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African trade dynamics: is China a different trading partner?


  • Paul De Grauwe
  • Romain Houssa
  • Giulia Piccillo


This paper employs the standard gravity model to identify the quality of governance of China's African trade partners. As a benchmark, we perform the same analysis on other major African trade partners: France, Germany, UK, and USA. Data from 53 African countries in 1996--2009 show that only China is consistently willing to import more from African countries with a lower governance standing. By doing so; China fills a gap left open by the other major world economies, and might even play a key role in the future development of Africa.

Suggested Citation

  • Paul De Grauwe & Romain Houssa & Giulia Piccillo, 2012. "African trade dynamics: is China a different trading partner?," Journal of Chinese Economic and Business Studies, Taylor & Francis Journals, vol. 10(1), pages 15-45, August.
  • Handle: RePEc:taf:jocebs:v:10:y:2012:i:1:p:15-45 DOI: 10.1080/14765284.2012.638460

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    Cited by:

    1. Simplice A. Asongu & Gilbert A.A. Aminkeng, 2013. "The economic consequences of China--Africa relations: debunking myths in the debate," Journal of Chinese Economic and Business Studies, Taylor & Francis Journals, vol. 11(4), pages 261-277, November.
    2. Simplice Asongu & Uchenna R. Efobi & Ibukun Beecroft, 2017. "Aid in Modulating the Impact of Terrorism on FDI: No Positive Thresholds, No Policy," Working Papers 17/061, African Governance and Development Institute..
    3. Salahodjaev, Raufhon & Chepel, Sergey, 2014. "Institutional Quality and Inflation," MPRA Paper 55272, University Library of Munich, Germany.
    4. Asongu, Simplice A, 2014. "A Development Consensus reconciling the Beijing Model and Washington Consensus: Views and Agenda," MPRA Paper 58757, University Library of Munich, Germany.
    5. Simplice Asongu & John Ssozi, 2016. "Sino-African Relations: Some Solutions and Strategies to the Policy Syndromes," Journal of African Business, Taylor & Francis Journals, vol. 17(1), pages 33-51, January.
    6. Asongu, Simplice & Efobi, Uchenna & Beecroft, Ibukun, 2015. "FDI, Aid, Terrorism: Conditional Threshold Evidence from Developing Countries," EconStor Preprints 114569, ZBW - German National Library of Economics.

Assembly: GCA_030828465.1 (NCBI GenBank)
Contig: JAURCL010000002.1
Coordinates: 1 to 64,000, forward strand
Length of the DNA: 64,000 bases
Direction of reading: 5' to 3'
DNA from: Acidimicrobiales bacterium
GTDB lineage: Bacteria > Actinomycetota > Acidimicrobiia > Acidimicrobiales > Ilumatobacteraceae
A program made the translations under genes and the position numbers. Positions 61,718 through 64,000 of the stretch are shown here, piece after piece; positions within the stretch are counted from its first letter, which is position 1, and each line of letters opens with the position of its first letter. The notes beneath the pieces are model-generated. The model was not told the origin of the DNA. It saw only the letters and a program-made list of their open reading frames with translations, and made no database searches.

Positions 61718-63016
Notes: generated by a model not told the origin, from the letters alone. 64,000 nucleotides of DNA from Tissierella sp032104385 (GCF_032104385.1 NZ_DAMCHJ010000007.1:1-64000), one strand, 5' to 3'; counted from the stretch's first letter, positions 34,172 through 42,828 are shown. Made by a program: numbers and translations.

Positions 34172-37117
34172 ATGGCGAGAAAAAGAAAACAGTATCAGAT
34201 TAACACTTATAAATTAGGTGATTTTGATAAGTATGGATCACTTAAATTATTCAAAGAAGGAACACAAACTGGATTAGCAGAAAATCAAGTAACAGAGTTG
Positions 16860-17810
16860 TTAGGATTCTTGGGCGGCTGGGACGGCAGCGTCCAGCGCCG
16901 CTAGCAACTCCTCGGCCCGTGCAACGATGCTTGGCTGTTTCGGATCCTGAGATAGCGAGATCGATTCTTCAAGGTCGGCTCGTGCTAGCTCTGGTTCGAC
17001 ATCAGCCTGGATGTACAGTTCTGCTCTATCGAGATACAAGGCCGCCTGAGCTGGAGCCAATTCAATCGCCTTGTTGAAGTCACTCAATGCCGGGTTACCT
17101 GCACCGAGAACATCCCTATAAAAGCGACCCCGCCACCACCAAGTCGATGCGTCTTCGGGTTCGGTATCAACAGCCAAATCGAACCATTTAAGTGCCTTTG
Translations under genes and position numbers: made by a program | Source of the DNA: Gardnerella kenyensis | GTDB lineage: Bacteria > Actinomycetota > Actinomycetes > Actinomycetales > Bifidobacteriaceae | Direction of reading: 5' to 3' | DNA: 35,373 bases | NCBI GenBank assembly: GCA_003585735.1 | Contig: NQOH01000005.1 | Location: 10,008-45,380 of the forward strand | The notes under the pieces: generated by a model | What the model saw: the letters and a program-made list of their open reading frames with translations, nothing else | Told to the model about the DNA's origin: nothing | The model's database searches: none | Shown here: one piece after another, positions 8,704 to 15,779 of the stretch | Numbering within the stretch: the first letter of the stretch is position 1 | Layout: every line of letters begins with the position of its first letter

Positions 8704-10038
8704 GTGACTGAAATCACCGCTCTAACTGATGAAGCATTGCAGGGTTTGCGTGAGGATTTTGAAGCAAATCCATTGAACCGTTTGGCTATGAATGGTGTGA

7. Simplice Asongu, 2014. "Sino-African relations: a review and reconciliation of dominant schools of thought," Working Papers 14/037, African Governance and Development Institute..
    8. Megersa, kelbesa & Cassimon, Danny, 2016. "Debt Sustainability and direction of trade: What does Africa’s shifting engagement with BRIC and OECD tells us?," MPRA Paper 76581, University Library of Munich, Germany.
    9. Omer Gokcekus & Yui Suzuki, 2016. "Mixing Washington Consensus With Beijing Consensus And Corruption In Africa," The Singapore Economic Review (SER), World Scientific Publishing Co. Pte. Ltd., vol. 61(02), pages 1-14, June.
    10. Adolph, Christopher & Quince, Vanessa & Prakash, Aseem, 2017. "The Shanghai Effect: Do Exports to China Affect Labor Practices in Africa?," World Development, Elsevier, vol. 89(C), pages 1-18.
    11. repec:fdi:wpaper:1785 is not listed on IDEAS
    12. Simplice Asongu & Jacinta C. Nwachukwu & Gilbert A. A. Aminkeng, 2014. "China’s Strategies in Economic Diplomacy: A Survey of Updated Lessons for Africa, the West and China," Working Papers 14/036, African Governance and Development Institute..
    13. AKPOILIH, Roland & FARAYIBI, Adesoji, 2015. "Determinants of Nigeria-China Bilateral Trade in Manufacturing Products," MPRA Paper 74183, University Library of Munich, Germany.
    14. repec:fdi:wpaper:1786 is not listed on IDEAS

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